Spiritual Escape Artists & Identity Politics
Spiritual bypassing is something that many don't discuss, but is likely far more common than you'd imagine. In short, it involves using the world of spirituality to avoid dealing with real world problems. People will basically bury their heads in the sand, deny reality and live in a fantasy world of spiritual perfection and bliss. The reasons for this can be many, but it all really comes down to trying to avoid dealing with your real-life problems.
This is something I'm very familiar with, because it's something I've done myself. I didn't even realize it until after the fact, but I can confirm that it does happen.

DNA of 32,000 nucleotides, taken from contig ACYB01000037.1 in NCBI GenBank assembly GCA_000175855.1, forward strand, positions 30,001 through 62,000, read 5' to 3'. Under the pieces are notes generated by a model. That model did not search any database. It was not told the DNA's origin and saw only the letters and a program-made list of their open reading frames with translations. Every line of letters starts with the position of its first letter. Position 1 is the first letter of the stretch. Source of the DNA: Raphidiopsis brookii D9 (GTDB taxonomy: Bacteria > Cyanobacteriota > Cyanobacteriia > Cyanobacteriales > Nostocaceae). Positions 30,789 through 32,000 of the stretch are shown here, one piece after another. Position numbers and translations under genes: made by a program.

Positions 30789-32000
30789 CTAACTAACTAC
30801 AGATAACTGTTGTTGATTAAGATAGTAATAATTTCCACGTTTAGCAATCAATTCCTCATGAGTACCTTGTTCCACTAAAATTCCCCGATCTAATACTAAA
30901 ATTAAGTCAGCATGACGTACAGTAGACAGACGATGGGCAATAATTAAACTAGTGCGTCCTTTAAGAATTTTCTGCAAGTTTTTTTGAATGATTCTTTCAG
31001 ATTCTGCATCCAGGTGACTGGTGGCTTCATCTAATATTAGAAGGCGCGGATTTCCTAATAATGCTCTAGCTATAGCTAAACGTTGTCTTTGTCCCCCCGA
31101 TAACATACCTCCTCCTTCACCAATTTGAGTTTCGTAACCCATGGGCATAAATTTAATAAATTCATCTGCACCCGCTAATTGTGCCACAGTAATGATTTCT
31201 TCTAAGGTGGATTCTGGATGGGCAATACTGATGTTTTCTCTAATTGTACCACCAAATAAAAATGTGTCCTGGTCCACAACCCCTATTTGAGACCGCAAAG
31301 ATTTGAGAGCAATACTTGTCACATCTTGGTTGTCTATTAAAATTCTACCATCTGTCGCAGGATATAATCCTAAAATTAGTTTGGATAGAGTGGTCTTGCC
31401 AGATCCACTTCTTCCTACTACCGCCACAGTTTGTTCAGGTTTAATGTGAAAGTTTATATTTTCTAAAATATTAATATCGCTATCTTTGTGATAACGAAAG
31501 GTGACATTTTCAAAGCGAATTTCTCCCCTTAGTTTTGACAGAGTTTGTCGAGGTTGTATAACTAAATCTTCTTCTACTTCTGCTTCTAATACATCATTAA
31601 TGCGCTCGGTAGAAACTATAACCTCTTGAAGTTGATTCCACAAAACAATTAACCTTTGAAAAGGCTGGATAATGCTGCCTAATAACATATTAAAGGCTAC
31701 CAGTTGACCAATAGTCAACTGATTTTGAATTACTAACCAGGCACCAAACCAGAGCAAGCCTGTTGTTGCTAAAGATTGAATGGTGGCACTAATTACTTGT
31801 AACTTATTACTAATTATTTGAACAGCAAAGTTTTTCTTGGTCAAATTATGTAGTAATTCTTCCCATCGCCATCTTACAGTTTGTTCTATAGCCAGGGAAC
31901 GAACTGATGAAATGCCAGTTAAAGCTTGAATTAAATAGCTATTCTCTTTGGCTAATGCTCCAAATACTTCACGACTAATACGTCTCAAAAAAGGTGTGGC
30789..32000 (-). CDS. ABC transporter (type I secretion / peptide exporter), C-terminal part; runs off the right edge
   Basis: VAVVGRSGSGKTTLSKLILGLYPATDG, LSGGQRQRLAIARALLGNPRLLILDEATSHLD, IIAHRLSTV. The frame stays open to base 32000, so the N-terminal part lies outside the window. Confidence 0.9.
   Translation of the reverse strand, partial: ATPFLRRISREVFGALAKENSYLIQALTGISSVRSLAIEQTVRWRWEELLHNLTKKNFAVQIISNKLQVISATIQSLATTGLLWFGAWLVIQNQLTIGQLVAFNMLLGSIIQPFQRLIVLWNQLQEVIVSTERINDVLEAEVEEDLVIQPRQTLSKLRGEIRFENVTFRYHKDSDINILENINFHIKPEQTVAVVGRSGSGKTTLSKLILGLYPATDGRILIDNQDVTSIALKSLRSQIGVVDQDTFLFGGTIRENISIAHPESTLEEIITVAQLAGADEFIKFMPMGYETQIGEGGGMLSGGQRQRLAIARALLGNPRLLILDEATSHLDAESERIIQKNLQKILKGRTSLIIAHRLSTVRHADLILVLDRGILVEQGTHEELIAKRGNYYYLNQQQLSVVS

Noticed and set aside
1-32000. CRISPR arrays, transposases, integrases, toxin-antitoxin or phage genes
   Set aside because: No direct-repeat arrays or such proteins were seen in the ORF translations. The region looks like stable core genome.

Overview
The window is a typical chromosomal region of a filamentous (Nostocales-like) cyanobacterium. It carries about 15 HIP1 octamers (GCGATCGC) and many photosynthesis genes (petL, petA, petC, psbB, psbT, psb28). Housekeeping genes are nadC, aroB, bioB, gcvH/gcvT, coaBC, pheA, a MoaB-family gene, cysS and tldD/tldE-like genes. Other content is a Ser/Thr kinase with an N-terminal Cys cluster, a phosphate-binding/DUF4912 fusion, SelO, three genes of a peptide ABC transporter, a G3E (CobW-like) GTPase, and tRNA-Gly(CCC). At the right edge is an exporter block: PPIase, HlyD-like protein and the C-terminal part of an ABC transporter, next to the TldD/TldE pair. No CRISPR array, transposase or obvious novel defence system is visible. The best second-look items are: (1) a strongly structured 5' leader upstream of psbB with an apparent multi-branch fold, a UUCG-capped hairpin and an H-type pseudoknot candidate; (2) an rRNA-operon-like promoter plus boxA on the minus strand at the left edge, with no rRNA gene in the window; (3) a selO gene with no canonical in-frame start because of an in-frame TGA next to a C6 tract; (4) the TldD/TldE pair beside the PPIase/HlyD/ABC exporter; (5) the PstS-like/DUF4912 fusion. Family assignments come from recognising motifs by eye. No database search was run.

My own experience of spiritual bypassing came during a very difficult and painful time in my life. My long-term relationship with the mother of my daughter was falling apart, so I threw myself into hardcore meditation practice and study. I had been actively meditating and studying spirituality for 10 years by this point, so it wasn't just some new fad that I'd become obsessed by.
The Path I've walked has been wild, but spiritual bypassing wasn't something I had ever experienced before. If anything, my previous practice had brought me more and more into the world. I had never used spirituality as a way to escape my problems. It was always more about using it to confront and integrate them, but perhaps my arrogance got the better of me.
I'm simplifying the story here for convenience, but there was a period when I believed that I was “Enlightened” and also a period where I became obsessed with removing my emotions entirely. These both sound extreme because they are, but in retrospect I now see why those delusions held so much appeal.